Revisiting “Non-White”

I heard it again. I heard the term “Non-White” on an NPR podcast. (Shame on you, NPR for not getting “it”.)

I cringed. Yes, once again, I cringed so bad I couldn’t contain myself. I recently asked a girlfriend of mine on how she felt about being called “Non-White”. She says she gets furious whenever she hears “Non-White”. That she knew her grandparents would be rolling in their graves if they heard the term “Non-White”. Her grandparents made the hard choice of paying the poll tax for “colored” people instead of paying their bills just so they could vote for John F. Kennedy. Can you imagine? To decide between your utilities and voting? That is what it means to be a person of color. And calling it the struggle of someone who is “Non-White” is deeply dismissive.

To label me as “Non-White” would be equivalent of ripping away my identity. You might as well say that my race means nothing. But it does mean something. To me, being Filipino American means being first generation immigrant. It means being a Catholic with strong social justice values. It means being raised by strong family members. Filipino American means so much more to me than “Non-White”.

This gets me back to the question: Why are we classified as “Non-White”? Why are Blacks, Latinos, and Asian Americans/Pacific Islanders clumped together and called “Non-White” voters?

I want to say that the reason lies with Sociology 101. Sociology teaches you that even though there are several cultures, there is always a mainstream culture. Perhaps the reason why we’re labeled “Non-White” is because we are not the mainstream culture.

Mainstream culture has the ability, power, and status to classify us (Blacks, Latinos, and AAPI) as the sub-culture. Even if we, as the sub-culture, technically comprise more of the total population of the United States, we will continue to be labeled the sub-culture. It is, in a way, holding command and control of this sub-culture. (That last point will be debated on by many. I’m sure.)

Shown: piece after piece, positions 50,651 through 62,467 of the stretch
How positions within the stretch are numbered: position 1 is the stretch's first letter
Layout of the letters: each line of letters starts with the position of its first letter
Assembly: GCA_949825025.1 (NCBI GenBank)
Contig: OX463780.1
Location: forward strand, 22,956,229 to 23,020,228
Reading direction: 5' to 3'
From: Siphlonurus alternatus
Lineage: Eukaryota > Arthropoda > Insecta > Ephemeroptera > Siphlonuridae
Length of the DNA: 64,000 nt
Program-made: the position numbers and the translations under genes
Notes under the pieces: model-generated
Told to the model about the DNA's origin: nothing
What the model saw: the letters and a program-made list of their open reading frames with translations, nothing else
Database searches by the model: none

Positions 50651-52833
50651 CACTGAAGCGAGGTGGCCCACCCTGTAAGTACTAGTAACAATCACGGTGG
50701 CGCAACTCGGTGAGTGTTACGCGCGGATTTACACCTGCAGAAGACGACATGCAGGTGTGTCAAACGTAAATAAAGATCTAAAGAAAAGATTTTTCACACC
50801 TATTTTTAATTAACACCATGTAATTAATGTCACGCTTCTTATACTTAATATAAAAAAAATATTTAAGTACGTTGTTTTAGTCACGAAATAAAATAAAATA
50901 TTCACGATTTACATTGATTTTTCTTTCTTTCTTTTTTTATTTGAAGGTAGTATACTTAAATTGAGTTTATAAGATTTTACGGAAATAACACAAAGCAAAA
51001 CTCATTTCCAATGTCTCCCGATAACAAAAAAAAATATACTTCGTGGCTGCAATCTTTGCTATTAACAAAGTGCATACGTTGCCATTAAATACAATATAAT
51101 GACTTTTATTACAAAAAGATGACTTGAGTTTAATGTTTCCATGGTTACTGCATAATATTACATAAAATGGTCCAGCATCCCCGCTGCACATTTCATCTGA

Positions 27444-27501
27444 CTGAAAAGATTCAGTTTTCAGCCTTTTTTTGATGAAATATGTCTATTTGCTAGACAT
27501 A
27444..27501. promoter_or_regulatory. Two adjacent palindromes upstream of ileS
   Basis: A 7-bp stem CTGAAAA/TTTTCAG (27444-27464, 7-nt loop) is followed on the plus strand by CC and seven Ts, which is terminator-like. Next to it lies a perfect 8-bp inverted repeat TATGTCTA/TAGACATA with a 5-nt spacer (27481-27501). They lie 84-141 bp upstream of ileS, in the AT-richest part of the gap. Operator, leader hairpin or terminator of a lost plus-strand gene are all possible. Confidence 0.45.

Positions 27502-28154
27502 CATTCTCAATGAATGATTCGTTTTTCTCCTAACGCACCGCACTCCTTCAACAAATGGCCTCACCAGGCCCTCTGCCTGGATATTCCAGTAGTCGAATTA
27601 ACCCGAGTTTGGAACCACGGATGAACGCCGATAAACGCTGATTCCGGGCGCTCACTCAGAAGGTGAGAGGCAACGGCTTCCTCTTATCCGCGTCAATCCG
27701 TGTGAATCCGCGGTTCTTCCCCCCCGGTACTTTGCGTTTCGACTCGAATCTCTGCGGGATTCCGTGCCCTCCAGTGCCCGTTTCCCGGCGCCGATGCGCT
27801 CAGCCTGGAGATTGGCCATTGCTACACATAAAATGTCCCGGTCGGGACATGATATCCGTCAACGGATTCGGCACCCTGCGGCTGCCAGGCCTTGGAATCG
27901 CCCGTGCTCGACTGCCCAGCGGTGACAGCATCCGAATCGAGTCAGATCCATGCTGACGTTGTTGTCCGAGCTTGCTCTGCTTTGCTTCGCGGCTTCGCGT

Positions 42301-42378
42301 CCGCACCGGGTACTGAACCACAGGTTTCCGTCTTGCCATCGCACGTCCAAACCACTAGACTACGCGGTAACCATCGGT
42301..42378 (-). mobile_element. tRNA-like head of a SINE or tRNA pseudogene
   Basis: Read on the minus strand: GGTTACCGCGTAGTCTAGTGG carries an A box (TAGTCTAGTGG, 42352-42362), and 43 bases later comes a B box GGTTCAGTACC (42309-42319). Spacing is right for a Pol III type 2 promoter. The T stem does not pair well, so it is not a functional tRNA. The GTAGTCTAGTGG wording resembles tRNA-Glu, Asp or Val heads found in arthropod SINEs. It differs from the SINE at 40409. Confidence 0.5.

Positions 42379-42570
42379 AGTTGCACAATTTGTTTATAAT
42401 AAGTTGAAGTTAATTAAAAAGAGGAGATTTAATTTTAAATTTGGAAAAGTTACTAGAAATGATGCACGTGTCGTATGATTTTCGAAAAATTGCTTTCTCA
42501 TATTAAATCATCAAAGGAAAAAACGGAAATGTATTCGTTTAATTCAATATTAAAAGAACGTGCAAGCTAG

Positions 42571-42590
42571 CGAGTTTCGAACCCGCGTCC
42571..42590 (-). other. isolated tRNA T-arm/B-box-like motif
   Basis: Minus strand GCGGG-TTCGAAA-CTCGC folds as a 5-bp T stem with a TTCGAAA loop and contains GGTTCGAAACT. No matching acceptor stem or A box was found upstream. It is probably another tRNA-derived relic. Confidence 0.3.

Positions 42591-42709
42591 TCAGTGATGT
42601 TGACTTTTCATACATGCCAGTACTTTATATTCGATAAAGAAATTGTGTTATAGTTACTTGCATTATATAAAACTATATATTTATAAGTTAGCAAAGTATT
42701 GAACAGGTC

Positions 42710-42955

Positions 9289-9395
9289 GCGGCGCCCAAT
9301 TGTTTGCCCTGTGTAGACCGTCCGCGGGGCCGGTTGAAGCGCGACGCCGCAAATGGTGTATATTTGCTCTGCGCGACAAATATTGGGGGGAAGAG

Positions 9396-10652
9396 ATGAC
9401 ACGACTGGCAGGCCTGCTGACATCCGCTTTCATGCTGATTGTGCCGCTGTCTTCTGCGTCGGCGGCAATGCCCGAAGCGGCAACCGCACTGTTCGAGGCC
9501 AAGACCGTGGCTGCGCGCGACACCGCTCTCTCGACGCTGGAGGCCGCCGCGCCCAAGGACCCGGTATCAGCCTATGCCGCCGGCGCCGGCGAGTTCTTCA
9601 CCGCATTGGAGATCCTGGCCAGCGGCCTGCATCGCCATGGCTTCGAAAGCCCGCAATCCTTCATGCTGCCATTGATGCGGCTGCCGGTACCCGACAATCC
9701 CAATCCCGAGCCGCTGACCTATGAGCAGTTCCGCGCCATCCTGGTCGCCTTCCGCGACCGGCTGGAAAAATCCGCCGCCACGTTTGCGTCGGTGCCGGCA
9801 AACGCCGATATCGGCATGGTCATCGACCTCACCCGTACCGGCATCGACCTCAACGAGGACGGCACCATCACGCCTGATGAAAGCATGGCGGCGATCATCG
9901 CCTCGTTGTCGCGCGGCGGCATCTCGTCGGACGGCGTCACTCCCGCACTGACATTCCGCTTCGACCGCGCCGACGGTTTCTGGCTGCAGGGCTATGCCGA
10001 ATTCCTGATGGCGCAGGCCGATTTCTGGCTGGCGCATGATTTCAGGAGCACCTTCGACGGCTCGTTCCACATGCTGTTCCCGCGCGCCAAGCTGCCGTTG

You’re probably asking yourself, well if this were the case, then how hasn’t anyone fixed this yet? Why haven’t we stopped using the term “Non-White”? Simply put, mainstream culture is good at what it does. Labeling people of color the “minority” then countlessly using “minority” over and over. Then swapping out “minority” for “Non-white” over and over. There are plenty of reports, research papers, and analyses that are being shuffled around with those two terms. And there are plenty of podcasts, radio talk stations, and news stations that use those terms. After a while, people start thinking that it’s okay to label over half of the US population as “Non-White”.

I’m going to leave you with this thought, mainly because I’ve probably ruffled a few feathers already. But if someone were to describe you as a voter as “Non-White” and you’re okay with it, re-evaluate that. Especially if you think using “Non-White” in any of these other instances is wrong.

  • Your friend, Elsie, is she Non-White?
  • Who did you vote for? The Non-White guy.
  • Please mark your race/ethnicity: Caucasian or Non-White
  • Oh, you’re dating a Non-White girl. How is that going for you?

‘Til the next time.
– E

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